Philip Bloom has a good post about what it takes to do the work, and I especially liked the lower end of the list:
10: An expensive camera won’t make you a better cameraman. It will make you more broke! Want to upgrade your T2i to a Scarlet? Why? Skills are learnt with lesser tools. Not expensive ones.
11: Learn how to do EVERYTHING. Learn how to produce, to direct, to edit, to shoot, to do graphics etc . Why? It gives you a greater appreciation of what everyone does. Don’t do it all, but knowing what is needed to do a certain job will make what you do better.
12: If you really have no talent at all yet still enjoy shooting for fun, keep at it. Eventually you will get better, and if it makes YOU happy who gives a crap what the critics say?
13: Gear…do you need it to make yourself better? Of course not. It may lift your production but it won’t make the content any better. Remember if you polish a turd it will still always be a turd. Concentrate on content, that is where the value is. Then if you have some extra cash go buy some nice toys!
It really is about the notio of mastery, of doing the repetitions, again and again, and finding the joy in it.
I’m going to LA to shoot two interviews this week, and I’ve been sorting out how to do the best possible setup that is easiest to carry. I decided I’m going to leave my Sony EX1 at home and double a 5DMk2 and a T2i. First I tried them side-by-side, but I find this pictured setup works best. That’s a Manfrotto ballhead that usually would hold the monitor. My main shot will be wide with the 5D: the tight shot will be with the t2i. Here, I have a 50 mm on the 5D, and an 85 on the T2i, which is equivalent to a 135mm on the 5D. I may try a 35/50 combo as well. I’ll use a Zoom H4n and double lavs for audio, and a Flolight 500LED on a light stand.
Curious if anyone’s played with this sort of setup – let me know! I don’t take comments here because of spam fatigue, but email me at documentarytech at gmail and I’ll add any comments at the bottom of the post…
UPDATE: Brent G wrote,
Yeah I’ve stacked two DSLR’s like you’ve got pictured here. It definitely works in a pinch, but IMO the video doesn’t cut together as well as two cameras shooting side-by-side. The eyeline keeps jumping up and down when the cameras aren’t on the same level. But again, when in a pinch stacking can work and is better than many alternatives. Just my two cents. Hope it helps.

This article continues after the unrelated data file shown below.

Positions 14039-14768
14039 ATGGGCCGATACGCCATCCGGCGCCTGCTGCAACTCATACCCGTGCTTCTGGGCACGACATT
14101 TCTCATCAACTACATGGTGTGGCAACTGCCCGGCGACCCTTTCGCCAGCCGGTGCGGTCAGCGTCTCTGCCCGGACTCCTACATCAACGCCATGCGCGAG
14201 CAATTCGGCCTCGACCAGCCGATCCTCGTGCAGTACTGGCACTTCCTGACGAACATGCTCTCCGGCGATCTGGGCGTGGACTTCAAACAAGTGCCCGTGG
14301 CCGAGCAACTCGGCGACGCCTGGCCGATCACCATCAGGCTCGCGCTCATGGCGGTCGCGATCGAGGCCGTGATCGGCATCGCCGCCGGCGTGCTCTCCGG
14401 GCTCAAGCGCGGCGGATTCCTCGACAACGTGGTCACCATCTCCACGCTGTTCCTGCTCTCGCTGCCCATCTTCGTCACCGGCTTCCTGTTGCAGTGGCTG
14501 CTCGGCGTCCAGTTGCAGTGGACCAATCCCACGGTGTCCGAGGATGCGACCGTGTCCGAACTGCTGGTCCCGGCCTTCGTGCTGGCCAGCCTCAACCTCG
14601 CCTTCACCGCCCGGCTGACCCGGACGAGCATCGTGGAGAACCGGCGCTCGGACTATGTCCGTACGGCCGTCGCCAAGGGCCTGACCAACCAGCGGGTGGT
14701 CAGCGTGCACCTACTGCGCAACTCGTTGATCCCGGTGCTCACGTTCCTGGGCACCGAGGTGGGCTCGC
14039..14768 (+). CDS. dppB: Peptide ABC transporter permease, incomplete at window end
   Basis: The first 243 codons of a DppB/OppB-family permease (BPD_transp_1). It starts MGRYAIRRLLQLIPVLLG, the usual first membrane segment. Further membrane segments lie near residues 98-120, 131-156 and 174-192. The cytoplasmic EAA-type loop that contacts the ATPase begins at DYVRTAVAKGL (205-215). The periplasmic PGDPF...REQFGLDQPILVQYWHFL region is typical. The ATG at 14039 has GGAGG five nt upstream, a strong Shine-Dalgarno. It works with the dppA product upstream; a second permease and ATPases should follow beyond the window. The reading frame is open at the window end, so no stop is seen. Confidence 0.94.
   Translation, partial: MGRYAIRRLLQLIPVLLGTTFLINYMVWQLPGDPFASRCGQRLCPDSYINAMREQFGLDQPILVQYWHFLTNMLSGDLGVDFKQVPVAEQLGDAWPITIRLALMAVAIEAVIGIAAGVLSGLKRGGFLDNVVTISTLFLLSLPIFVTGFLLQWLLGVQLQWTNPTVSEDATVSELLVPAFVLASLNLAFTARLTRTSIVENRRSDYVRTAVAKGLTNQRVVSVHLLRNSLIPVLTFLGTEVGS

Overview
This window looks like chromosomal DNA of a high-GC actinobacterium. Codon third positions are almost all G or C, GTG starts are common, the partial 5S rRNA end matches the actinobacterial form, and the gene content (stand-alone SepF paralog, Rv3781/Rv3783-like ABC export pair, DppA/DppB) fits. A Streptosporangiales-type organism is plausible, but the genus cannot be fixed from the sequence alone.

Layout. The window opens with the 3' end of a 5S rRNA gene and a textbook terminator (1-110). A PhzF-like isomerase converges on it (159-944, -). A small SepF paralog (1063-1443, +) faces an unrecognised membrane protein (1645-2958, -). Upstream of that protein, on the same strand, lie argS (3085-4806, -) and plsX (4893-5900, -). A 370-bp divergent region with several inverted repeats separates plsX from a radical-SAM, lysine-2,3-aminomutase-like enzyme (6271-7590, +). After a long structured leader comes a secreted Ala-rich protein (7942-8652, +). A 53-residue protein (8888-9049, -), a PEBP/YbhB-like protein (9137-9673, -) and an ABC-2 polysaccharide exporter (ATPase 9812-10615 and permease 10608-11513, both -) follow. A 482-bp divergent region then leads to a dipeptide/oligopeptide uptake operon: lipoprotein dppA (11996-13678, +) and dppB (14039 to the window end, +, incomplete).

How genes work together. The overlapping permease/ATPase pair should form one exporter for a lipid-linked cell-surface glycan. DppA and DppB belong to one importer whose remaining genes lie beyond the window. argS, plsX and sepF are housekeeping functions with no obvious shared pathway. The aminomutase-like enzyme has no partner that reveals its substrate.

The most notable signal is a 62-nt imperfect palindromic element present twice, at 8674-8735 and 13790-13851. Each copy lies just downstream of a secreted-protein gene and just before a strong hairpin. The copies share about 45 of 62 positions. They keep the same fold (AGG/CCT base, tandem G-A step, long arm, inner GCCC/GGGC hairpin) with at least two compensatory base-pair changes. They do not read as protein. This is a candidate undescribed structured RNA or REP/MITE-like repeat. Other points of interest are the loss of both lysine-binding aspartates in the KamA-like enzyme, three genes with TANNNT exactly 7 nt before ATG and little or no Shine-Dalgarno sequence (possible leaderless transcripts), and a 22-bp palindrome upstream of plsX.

Brent, I hear you. I have been playing with eyelines and it seems that the raised camera works if you want a relatively wide difference in how wide the shot it. In the above, you’ll see on the 5D (bottom) I’ve set up a pretty wide shot, whereas I go in tight with the top camera. The 5D, I hope, will be the shot I use most, with the tight one for cutting rather than jumping. I think if the shots were closer in framing, then the side-by-side makes much more sense. Thanks!
If you can describe a documentary as a series of moving images telling a true story, then almost anything can apply. From The New Yorker magazine’s iPad-embedded video interviews this week of Russian citizens in the time of Putin, to the insane urban-cycling videos of Lucas Brunelle, the definition of the form is exploding, both in terms of destroying the old definition and expanding into a new one. As Sundance announces its short-doc competition for next month, it almost seems as if what we think of as documentary is suddenly too limited.
When I came across RSA Animate on YouTube, a collaboration of the UK’s Royal Society for the Encouragement of Arts, Manufactures and Commerce and Cognitive Media, I was entranced. The videos, which RSA spokesman Luke Robinson says have gotten a collective 40 million views, are simple in their conception: They match “idea speeches” from RSA to the whiteboard drawings of Cognitive Media’s director and “scribe,” Andrew Park.
“They work on the strength of ideas,” Robinson says, and it’s the fascinating mural-like drawings that give visual interest to what could otherwise be a more-typical person-at-the-podium video.
Park began drawing these large-scale works 15 years ago. Cognitive’s media’s website explains the thinking behind “scribing.”
A scribe works on large walls, using markers [and] pens to map conversations live at events, interpreting and drawing ideas quickly, using pictures, diagrams and symbols to make ideas visible and accessible. Over the last 15 years, working with lots of people, groups and individuals within many industries and professional cultures has given me tremendous insight. It has also helped me understand the different languages that these cultures can speak. The role of a Scribe in my view, is to act as a translator within these cultures to allow as many people as possible to understand the information being conversed.